The Syrian opposition is finally making the necessary visits to Russia, China and Iran, after it had wasted 2011 lingering mainly in the political hallways of Washington, DC. The trio power brokers have consistently asked both sides, the Syrian government and opposition to start negotiations sooner rather than later.
Meanwhile, the UN Supervision Mission in Syria (UNSMIS) is underway, and major-general Mood is reporting relatively positive feedback from the ground of previous hotspots such as Homs, Idlib and Duma. At the same time, Syrian citizens are preparing for parliamentary elections. Countless adds and TV interviews are introducing candidates, who in turn are either independent or representatives of the newly minted political parties. In short, the leverage has shifted away dramatically from the Syrian outside opposition (SNC).
The interesting question is how did the situation reach this point? Was the Syrian outside opposition ever legitimate in the eyes of Syrians? Why did Syria become an exception when compared to Tunisia, Egypt, and Libya? Or, is the Syrian case the new standard for future uprisings in Arab countries?
When Hussni Mubarak claimed that foreign conspiracy is behind the uprising in Egypt, he became a laughing stock in the Arab street because everyone knows that he was the embodiment of an "American Puppet". When Bashar al Assad claimed that there is a foreign conspiracy adding fuel to the fire in Syria, the Arab street reaction was different. The essence of why the Syrian case is different from both Tunisia and Egypt stems from this critical point.
Surveying news media outlets in the post-revolution Tunisia and Egypt reveal that there is support for al Assad against foreign meddling in Syria, and against foreign support for extremists active in Syria.
It is well understood that Syria was under an authoritarian government and was suffering from misguided liberal economic policies that have increased poverty to a staggering 50% in the past decade. The uprising in Syria had its political, economic and social justifications. No one was able, however, to carry on the task of championing the cause of the demonstrators. The reasons boil down to that the Syrian intellectual dissidents in Europe and US had varying overarching agendas. Some of which were stated in a WSJ article of an interview with Burhan Ghaliun the head of the SNC (Syrian National Council) who stated, for example, that a free Syria will sever ties with Iran, Hamas and Hezbullah. Clearly a pleasing announcement to solicit US and western support for the SNC, which they got.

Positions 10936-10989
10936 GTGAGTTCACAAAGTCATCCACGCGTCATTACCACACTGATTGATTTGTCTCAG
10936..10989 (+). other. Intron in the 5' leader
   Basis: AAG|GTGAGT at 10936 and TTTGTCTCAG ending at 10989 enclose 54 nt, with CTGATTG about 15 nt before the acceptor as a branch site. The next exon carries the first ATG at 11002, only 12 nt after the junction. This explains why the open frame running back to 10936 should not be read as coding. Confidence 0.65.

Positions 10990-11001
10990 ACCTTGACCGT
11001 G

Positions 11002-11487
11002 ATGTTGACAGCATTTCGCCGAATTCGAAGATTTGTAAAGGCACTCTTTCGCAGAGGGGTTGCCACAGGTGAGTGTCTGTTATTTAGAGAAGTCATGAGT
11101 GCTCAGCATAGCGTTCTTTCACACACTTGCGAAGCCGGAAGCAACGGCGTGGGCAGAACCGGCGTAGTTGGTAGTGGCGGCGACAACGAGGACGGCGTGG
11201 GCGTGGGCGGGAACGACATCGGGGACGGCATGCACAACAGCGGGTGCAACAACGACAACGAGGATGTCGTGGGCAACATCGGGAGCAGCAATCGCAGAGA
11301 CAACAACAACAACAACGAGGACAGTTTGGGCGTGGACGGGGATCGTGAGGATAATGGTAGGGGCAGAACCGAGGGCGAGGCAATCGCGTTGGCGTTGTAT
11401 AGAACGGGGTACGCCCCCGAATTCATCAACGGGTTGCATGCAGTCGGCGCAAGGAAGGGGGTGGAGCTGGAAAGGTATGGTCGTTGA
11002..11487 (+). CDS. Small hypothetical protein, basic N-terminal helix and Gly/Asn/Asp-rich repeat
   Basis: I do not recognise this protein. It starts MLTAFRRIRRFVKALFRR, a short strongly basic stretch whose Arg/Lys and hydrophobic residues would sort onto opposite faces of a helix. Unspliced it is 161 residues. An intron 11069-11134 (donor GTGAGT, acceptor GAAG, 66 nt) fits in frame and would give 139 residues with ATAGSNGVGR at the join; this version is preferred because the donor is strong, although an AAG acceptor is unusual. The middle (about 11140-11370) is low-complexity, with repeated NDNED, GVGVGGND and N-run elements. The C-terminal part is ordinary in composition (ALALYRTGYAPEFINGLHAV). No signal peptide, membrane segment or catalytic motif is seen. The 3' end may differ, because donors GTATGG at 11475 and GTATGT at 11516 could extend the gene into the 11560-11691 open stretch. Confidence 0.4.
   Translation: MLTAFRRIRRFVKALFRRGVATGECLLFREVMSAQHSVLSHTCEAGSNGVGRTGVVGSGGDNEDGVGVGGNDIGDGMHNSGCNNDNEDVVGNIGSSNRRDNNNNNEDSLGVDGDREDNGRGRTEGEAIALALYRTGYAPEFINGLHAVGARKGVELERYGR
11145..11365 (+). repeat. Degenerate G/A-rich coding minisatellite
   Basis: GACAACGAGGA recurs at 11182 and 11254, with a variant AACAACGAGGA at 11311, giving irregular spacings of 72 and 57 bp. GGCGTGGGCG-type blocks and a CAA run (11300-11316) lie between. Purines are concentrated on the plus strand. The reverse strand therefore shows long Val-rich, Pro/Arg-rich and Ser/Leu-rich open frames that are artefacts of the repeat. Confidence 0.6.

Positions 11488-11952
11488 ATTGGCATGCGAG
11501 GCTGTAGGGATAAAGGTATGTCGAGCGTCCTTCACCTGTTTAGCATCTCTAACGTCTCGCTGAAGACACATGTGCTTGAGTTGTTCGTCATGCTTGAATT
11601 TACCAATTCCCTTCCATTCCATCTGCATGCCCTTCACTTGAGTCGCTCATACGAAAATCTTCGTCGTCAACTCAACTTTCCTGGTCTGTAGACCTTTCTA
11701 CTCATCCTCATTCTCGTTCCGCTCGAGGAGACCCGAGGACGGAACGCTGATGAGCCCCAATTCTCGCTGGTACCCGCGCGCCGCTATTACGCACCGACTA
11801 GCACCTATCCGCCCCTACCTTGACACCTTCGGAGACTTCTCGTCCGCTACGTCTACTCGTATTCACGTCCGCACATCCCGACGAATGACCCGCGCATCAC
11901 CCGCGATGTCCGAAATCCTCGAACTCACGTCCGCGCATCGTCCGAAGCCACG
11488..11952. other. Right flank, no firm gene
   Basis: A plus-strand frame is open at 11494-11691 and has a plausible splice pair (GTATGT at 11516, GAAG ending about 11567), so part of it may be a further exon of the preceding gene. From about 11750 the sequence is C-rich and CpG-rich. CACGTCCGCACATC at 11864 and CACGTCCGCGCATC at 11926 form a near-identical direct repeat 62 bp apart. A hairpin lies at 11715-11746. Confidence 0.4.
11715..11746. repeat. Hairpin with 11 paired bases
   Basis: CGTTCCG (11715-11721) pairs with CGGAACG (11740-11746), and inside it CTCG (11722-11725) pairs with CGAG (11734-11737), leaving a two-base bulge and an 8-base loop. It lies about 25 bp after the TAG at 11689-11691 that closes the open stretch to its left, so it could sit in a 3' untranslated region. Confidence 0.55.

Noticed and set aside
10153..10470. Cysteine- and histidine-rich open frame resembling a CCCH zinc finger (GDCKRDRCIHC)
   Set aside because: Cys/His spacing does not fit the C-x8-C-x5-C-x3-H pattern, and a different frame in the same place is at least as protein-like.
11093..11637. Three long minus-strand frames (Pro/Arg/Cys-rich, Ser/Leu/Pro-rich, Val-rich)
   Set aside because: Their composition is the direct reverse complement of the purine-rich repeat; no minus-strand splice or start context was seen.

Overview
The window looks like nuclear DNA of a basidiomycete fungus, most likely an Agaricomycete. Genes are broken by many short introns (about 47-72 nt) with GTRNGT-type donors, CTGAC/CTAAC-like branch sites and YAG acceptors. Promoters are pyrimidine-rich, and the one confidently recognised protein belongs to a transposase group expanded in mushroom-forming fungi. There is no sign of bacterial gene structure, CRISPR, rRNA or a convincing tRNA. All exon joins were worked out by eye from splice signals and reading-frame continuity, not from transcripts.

Once the confrontation became violent between the government and armed groups in Syria in the summer of last year, the opposition escalated the demands for forceful regime change. Pulling a Chalabi by the Syrian opposition is not a surprise, however the stark miscalculation of the SNC by not considering the sever lack of support inside Syria for military intervention is mind boggling. The next miscalculation came when there was international support for Kofi Anan's mission in Syria, which subsequently paved the way for the current UN mission, and the SNC declared that the mission will fail even before it started. The SNC, furthermore, adopted the violent confrontation with the military and solicited military aid from Saudi Arabia and Qatar (which both have provided).
It is hard to explain away SNCs past tactical failures, considering that they are now contemplating what they have refused before, namely to start negotiation with the Syrian government.
It took the international community a whole year to catch its breath from the dramatic unfolding of the political awakening erupting in some Arab countries. The reactions towards the uprisings in Egypt, Tunisia, Yemen and Libya have varied. Some observers might add that the US dealt with the previous uprisings with a prudent cautious welcome.
Based on results of the parliamentary elections in Egypt, the cautious aspect of American Foreign policy towards future uprisings will only increase. The name of the game will most likely be 'how to manage change" not "how to support change".
Managing the change through an inclusive approach is clear in the Syrian case. The United States engaged the Arab League, a regional organization, from the very beginning. The UN along with the Arab League are part of the multilateral approach to a possible solution to the Syrian turmoil. Countries that have supported military escalation, KSA and Qatar, eventually became outliers, outside the realm of international cooperation to resolve the crisis.
The SNC engaged with and solicited support from the US based on a 2003 - 2006 mentality. US foreign policy however has shifted and evolved into multilateralism and a deliberate management style, coordinating with the rising powers. The focus of the rising powers is to deescalate the crisis, find a path towards negotiation, and resolve the matter politically.
The lessons learned from the Syrian case are endless and are just starting to unfold.